Doctor's Notes on Dementia Due to HIV Infection
Decline in mental processes is a common complication of HIV infection. Although the specific symptoms of dementia due to HIV infection vary from person to person, they may be part of a single disorder known as AIDS dementia complex (ADC), or HIV-associated dementia and HIV/AIDS encephalopathy.
Early symptoms of dementia due to HIV infection may include
- reduced productivity at work,
- difficulty concentrating,
- mental slowness,
- difficulty learning new things,
- changes in behavior,
- decreased sex drive,
- word-finding difficulty,
- withdrawal from hobbies or social activities, or
Symptoms of worsening dementia due to HIV infection include
- speech problems,
- balance problems,
- muscle weakness,
- vision problems, or
- loss of bladder control (and occasionally bowel control).
What Is the Treatment for Dementia Due to HIV Infection?
The treatment of HIV-associated dementia is same antiretroviral therapies that treat HIV. Antiretroviral therapy keeps the immune system as healthy as possible and improves cognitive function.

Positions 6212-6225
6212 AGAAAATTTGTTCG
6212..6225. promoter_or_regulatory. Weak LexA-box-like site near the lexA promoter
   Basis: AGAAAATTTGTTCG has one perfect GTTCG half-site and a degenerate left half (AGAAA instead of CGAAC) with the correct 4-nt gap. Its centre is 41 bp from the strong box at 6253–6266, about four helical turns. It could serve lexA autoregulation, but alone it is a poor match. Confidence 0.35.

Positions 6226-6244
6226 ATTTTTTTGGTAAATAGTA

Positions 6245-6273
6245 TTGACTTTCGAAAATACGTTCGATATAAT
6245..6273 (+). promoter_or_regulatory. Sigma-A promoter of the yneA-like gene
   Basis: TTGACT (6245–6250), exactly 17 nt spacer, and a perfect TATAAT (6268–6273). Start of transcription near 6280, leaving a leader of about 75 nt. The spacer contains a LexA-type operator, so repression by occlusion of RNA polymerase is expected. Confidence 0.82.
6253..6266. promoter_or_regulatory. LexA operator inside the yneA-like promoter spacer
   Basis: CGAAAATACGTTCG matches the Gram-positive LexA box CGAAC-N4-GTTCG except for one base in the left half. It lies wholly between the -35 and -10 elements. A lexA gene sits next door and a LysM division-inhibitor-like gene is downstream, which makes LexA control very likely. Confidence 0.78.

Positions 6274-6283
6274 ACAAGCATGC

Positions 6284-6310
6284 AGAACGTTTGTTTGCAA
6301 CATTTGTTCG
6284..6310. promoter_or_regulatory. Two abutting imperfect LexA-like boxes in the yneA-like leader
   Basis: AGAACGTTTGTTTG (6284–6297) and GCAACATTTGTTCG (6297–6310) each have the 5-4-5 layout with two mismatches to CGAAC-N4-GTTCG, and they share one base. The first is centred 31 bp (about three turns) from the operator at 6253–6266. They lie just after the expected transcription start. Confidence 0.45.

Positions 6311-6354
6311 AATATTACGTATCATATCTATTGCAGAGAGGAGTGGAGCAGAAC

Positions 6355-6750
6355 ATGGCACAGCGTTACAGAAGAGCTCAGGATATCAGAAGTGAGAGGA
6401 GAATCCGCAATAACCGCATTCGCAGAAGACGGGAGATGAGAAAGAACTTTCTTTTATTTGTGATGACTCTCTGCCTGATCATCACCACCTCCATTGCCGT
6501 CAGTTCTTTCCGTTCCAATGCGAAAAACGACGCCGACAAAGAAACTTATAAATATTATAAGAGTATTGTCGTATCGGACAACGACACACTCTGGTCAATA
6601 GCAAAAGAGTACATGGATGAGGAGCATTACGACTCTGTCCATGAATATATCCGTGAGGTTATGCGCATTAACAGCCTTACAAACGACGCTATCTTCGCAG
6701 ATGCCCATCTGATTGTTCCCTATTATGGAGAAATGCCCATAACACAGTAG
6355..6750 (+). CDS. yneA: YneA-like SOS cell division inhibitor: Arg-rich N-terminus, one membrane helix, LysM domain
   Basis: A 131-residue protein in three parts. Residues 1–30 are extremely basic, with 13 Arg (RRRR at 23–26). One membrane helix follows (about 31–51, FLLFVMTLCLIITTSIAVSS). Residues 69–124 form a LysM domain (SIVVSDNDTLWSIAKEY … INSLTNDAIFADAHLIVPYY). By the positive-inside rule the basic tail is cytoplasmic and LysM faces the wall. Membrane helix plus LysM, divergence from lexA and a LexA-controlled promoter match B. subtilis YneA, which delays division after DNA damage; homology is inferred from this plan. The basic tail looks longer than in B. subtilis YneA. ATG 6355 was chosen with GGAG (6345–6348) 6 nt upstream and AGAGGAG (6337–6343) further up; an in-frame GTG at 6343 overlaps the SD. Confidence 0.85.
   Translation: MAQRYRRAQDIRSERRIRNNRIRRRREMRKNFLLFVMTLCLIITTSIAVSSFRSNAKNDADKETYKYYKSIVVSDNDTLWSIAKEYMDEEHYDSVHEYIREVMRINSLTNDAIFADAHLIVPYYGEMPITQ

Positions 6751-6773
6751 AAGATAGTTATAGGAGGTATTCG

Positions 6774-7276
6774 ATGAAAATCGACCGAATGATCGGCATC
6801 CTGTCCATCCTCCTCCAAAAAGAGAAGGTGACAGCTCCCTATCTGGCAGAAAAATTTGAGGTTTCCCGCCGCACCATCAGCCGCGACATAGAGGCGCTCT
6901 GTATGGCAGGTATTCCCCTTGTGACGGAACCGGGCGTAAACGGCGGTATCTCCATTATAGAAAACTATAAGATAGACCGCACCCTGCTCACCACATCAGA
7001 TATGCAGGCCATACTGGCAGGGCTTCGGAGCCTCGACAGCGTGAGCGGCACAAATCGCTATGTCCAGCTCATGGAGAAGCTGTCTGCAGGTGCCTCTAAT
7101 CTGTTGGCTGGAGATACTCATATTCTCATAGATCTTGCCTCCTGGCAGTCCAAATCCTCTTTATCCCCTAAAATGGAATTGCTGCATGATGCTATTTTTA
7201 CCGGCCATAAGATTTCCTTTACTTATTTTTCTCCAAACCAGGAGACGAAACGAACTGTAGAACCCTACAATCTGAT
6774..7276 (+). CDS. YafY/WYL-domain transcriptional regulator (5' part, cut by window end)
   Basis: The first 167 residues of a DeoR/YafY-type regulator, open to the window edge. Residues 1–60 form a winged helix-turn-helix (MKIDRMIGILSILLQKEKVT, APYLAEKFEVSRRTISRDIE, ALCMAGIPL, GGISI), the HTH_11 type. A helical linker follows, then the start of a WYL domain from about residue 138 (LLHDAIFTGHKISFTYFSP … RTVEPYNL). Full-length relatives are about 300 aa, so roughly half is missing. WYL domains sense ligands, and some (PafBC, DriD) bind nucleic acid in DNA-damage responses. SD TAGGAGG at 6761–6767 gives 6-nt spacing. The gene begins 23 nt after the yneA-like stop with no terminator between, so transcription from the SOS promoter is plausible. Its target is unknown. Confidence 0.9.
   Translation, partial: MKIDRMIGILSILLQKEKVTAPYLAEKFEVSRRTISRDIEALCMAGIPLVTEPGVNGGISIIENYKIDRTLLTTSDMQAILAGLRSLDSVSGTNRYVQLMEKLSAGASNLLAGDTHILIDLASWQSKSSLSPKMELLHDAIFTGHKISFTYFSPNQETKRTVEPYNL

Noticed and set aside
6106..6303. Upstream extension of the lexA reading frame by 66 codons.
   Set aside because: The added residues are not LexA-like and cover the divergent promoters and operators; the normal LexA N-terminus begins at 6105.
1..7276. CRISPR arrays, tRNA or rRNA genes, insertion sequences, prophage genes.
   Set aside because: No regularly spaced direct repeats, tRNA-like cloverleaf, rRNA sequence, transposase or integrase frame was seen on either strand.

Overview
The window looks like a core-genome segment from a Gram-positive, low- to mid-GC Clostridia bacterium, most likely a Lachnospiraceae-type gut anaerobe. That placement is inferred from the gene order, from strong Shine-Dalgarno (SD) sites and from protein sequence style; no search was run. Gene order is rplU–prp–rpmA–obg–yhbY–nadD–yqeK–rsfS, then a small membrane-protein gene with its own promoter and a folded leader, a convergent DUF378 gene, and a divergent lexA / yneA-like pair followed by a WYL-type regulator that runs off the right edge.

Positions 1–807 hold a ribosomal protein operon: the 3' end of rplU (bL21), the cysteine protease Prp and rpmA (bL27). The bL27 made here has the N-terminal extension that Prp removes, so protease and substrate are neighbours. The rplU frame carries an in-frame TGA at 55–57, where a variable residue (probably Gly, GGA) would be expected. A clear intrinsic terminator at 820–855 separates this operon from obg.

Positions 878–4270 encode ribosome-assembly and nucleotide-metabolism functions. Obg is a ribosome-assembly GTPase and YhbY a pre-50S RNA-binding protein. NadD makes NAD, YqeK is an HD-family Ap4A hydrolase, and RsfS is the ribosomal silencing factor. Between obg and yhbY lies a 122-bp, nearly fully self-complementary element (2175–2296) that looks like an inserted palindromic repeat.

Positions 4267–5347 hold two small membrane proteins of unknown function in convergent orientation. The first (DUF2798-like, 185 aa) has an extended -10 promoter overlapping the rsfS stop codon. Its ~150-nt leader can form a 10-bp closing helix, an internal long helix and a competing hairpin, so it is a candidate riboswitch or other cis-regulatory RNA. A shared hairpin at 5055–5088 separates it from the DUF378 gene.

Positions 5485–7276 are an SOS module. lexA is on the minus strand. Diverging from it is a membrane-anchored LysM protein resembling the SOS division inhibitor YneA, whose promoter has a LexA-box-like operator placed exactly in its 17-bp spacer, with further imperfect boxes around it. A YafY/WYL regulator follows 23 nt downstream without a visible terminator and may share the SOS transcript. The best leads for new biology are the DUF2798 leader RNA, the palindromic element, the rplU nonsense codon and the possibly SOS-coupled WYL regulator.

Various medications and therapies are also used to treat the symptoms of HIV-associated dementia. These medications and therapies include:
- Selective serotonin reuptake inhibitor (SSRI) antidepressants to treat mood disorders and depression
- Cholinesterase inhibitors to help with thinking and behavior
- Melatonin for sleep problems which are common
- Benzodiazepines may be used sparingly and in low doses to help anxiety and sleep problems
Patients with dementia due to HIV infection may also benefit from cognitive exercises, physical therapy, and occupational therapy. As the disease progresses, patients may need full-time caregivers.
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Kasper, D.L., et al., eds. Harrison's Principles of Internal Medicine, 19th Ed. United States: McGraw-Hill Education, 2015.